On September 15, 2016 at 7:42pm
Etshok wangdhen wrote:

Is it advisible to keep latop charging though is fully charged when programming is running or not. I aam just confused since some of my frens to keep on charging but some told me to plug out as doon as is fully charged.

On November 9, 2016 at 10:52pm
Freddie Chung wrote:

Hi shrikant raje…. What is the capacity (AH) of your 12V batt? Is it a starter battery or deepcycle or VRLA type? At 500W a 12V battery is discharging at 41.6 A. Quite a big load.. Pls correct me if I am wrong

On February 1, 2017 at 11:07pm
Conundrum1947 wrote:

There has been speculation (see https://arxiv.org/ftp/arxiv/papers/1312/1312.6851.pdf) that NiMH capacity fade may be caused by MH formation in part.
If so then it is a trivial thing to test, and would allow old NiMH batteries to be recycled without dismantling or other environmentally unfriendly processes.

It appears that a similar mechanism *might* cause some forms of Li-ion degradation, in this case LiH6 is formed due to impurities in the electrolyte (namely EC) reacting with Li during intercalation which is meta-stable and “jams” up the chemistry.
I am working on a method to reverse this in Li-ion as it has been proven to work on LiFePO4 if the cell hasn’t vented or built up internal pressure.
Verified no capacity loss despite the cell(s) being well below the minimum.

On February 17, 2017 at 4:00am
sivanandan wrote:

before the first use i doesn t charged my device (smart watch) now it is draining fastly and takes 4 hours to charged fully please help me

On February 22, 2017 at 11:21pm

My phone is sony xperia z1.  Recently my phone get shutdown on 52% battery percentage… N it takes less time to fully charged.  When i switch on the phone with 10 or 15 % charge.. It shows 75 % charge.  What is the problem with my battery!?

On July 12, 2017 at 12:53pm
George - Bosch Batteries wrote:

I request BATTERY UNIVERSITY to completely wipe out any content related to desulfators. Just mention them as a passing comment stating that they are a failed solution. We are in 2017!

Localized charging current takes care of sulfation. First of all, sulfation as a problem only occurs when batteries are kept in low SOC.

However, these desulfator merchants claim that every time a battery is recharged, some PbSO4 molecules remain on the plates. But in such a case we just need to give batteries an equalization charge. Nothing more.

Most of battery life (if on standby) is based on temperature and grid corrosion rate. If the application is cyclic, then it depends on temperature, frequency of discharges and DOD.

Sulfation only affects life if the batteries are kept undercharged for periods extending the limits set by battery manufacturers. In that case, rely on your chargers. Not on these desulfators.

No more desulfators, please. They are a bygone technology whose algorithms have already been incorporated in modern charging systems in the form of localized charging current.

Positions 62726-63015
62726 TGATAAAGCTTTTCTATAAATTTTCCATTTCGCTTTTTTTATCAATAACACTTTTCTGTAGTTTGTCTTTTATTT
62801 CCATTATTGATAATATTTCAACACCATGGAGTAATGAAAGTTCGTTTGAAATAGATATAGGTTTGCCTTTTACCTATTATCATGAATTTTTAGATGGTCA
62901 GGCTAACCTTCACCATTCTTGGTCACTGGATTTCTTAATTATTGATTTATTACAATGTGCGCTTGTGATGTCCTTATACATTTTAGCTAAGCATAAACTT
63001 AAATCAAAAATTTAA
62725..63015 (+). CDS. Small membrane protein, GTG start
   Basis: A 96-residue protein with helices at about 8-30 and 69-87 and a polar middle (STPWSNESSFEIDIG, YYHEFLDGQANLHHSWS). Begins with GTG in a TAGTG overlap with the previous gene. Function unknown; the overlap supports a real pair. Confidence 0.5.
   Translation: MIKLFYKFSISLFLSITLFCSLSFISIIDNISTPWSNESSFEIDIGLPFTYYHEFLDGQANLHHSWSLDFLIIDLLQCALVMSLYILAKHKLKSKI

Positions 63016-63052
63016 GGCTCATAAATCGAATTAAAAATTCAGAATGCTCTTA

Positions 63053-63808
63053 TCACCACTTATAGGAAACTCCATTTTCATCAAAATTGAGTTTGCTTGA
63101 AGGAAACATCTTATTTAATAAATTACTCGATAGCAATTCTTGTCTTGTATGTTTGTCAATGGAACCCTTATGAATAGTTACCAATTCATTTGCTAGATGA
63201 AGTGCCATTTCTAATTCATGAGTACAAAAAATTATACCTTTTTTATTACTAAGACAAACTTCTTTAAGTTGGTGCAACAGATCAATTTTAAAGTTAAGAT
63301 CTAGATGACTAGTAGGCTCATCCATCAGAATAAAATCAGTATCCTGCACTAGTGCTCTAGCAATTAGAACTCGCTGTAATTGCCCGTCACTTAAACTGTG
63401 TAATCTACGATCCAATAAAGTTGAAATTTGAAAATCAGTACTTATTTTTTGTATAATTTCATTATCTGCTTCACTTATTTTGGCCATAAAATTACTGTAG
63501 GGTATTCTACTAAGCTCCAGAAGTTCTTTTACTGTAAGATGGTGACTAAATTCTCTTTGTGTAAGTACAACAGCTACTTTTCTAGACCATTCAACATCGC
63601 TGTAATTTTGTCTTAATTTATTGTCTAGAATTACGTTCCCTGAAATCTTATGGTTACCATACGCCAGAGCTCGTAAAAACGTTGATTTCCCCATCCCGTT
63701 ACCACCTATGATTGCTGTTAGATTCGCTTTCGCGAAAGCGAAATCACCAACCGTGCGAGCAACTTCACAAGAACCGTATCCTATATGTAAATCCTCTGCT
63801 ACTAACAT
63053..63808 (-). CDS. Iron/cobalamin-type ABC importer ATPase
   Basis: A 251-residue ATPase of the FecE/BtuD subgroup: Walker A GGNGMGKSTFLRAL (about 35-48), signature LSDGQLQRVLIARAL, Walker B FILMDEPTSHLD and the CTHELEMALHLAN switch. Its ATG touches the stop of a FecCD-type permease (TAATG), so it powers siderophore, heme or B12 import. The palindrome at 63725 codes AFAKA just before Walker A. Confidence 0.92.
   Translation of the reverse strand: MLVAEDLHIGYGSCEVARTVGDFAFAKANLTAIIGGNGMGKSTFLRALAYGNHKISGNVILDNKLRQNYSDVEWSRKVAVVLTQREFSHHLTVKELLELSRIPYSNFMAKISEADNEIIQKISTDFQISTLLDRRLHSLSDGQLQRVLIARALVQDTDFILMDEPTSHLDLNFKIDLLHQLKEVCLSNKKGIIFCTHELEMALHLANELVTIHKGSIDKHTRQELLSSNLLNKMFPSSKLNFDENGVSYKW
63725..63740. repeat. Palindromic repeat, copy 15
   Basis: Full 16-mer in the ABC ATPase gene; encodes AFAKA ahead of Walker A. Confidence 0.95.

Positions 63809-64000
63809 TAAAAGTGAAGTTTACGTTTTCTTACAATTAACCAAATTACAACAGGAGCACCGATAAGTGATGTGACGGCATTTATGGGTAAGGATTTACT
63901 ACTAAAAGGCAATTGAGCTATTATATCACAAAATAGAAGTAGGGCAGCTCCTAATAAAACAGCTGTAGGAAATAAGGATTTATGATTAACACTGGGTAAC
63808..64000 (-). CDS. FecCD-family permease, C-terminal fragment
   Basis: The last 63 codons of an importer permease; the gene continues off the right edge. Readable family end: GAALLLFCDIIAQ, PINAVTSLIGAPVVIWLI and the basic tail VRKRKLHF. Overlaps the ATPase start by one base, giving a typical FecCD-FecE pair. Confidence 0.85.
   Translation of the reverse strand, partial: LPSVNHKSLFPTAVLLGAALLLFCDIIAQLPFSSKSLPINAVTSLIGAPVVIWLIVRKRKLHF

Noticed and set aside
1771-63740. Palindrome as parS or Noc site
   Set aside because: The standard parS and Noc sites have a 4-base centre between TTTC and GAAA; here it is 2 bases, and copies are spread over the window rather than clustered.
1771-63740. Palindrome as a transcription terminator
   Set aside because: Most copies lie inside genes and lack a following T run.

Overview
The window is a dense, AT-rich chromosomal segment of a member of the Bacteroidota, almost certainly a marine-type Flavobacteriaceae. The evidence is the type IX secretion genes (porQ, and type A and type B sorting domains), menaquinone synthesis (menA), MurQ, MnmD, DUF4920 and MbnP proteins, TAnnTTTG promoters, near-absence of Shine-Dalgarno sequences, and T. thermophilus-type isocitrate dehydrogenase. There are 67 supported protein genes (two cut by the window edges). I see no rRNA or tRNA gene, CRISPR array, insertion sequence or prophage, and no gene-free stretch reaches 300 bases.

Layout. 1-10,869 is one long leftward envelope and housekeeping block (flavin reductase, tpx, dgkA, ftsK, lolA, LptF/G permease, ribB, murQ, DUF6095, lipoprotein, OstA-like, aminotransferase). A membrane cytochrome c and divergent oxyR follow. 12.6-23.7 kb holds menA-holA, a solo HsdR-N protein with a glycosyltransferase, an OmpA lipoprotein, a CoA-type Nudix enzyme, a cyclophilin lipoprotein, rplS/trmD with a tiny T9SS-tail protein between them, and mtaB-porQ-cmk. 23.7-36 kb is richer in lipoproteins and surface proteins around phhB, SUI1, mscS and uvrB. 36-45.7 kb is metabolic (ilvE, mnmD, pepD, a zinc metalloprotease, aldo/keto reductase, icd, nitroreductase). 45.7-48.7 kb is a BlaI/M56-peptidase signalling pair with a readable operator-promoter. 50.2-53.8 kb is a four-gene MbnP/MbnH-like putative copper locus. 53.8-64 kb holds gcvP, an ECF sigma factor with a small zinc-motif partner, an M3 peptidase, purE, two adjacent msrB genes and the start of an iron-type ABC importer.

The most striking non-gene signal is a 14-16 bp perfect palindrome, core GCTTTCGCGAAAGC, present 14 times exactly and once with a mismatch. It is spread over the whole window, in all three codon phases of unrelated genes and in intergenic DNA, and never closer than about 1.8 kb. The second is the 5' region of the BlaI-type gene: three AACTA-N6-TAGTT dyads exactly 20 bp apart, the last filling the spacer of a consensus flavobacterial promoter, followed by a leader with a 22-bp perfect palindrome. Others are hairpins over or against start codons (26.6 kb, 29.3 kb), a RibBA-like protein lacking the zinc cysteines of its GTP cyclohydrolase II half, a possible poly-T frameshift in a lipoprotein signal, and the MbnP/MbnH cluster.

On October 1, 2017 at 8:34am
Daniel Nelson wrote:

I wonder how much that is possible to reuse when a Lithium battery becomes dead after long usage. Is it then possible to reuse the lithium raw material in this battery in order to create a new fresh battery. Reason for asking is that I am thinking of all the future dead batteries that will be left overs from future electric cars.

Do we need to mine new lithium raw material or could we reuse the lithium in the dead batteries to create new once. Is it physically possible to reverse the oxidation and reclaim the lithium again?

On December 2, 2017 at 11:14am
Bobby M. wrote:

Is there anything I can do to, add to the, bitteries of
My golf cart, that will extend the useful life of my carts batteries?  I have seem advertisments that say the
Life can be extended indefinitely.

On April 22, 2018 at 3:08am
John wrote:

I bought a Dell Inspiron 5567 that has a 42 hour 3 cell battery and was very surprised to see in 3 months the capacity max had dropped to 34 hours. Given the complexity of replacing a built in battery vs the ones we could just pop out and replace. I just wonder if these built in one are of cheaper quality. Why is it my Apple MacBook had retained much of its capacity a couple years of use and this Dell has managed to lose a significant amount in just a few months? Obviously a difference with something in quality for this to happen. Could it be the components charging the battery that are of poor quality or are causing battery failures?

On August 6, 2018 at 1:52am
Bert wrote:

For my master’s thesis I’m doing reseach on the economic benefits and costs of V2G, and of course this involves the impact V2G has on the battery longivity.

I am currently looking for information on the impact of the SoC region of cycling on the battery lifetime, but struggle to find any comprehensice literature, and was wondering if anyone could help me with this.
Are there any interesting studies done in this field, preferably on EV batteries, but lab tests on other Li-based batteries would also be very interesting as well.

On August 26, 2018 at 6:12am
mike wrote:

My battery is at 80% capacity, yet I still get 5 hours of run time. Why would I throw that away?